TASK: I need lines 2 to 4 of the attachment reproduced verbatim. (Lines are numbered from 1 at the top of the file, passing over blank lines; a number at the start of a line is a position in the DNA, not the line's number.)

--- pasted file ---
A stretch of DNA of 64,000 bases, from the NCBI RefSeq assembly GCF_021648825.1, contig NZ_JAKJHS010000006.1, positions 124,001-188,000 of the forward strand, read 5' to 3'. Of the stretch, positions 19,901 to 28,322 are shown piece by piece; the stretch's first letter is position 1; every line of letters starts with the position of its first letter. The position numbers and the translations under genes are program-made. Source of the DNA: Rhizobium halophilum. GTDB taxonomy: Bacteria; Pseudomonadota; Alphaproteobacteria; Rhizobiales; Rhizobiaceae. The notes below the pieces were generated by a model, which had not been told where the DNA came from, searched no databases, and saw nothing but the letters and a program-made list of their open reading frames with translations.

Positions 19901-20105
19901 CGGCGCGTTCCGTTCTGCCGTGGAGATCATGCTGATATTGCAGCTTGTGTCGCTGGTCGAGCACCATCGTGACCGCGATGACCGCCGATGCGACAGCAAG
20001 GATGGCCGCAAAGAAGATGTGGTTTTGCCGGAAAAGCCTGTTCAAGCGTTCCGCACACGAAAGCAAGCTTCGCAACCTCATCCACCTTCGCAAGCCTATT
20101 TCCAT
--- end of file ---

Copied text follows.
Positions 19901-20105
19901 CGGCGCGTTCCGTTCTGCCGTGGAGATCATGCTGATATTGCAGCTTGTGTCGCTGGTCGAGCACCATCGTGACCGCGATGACCGCCGATGCGACAGCAAG
20001 GATGGCCGCAAAGAAGATGTGGTTTTGCCGGAAAAGCCTGTTCAAGCGTTCCGCACACGAAAGCAAGCTTCGCAACCTCATCCACCTTCGCAAGCCTATT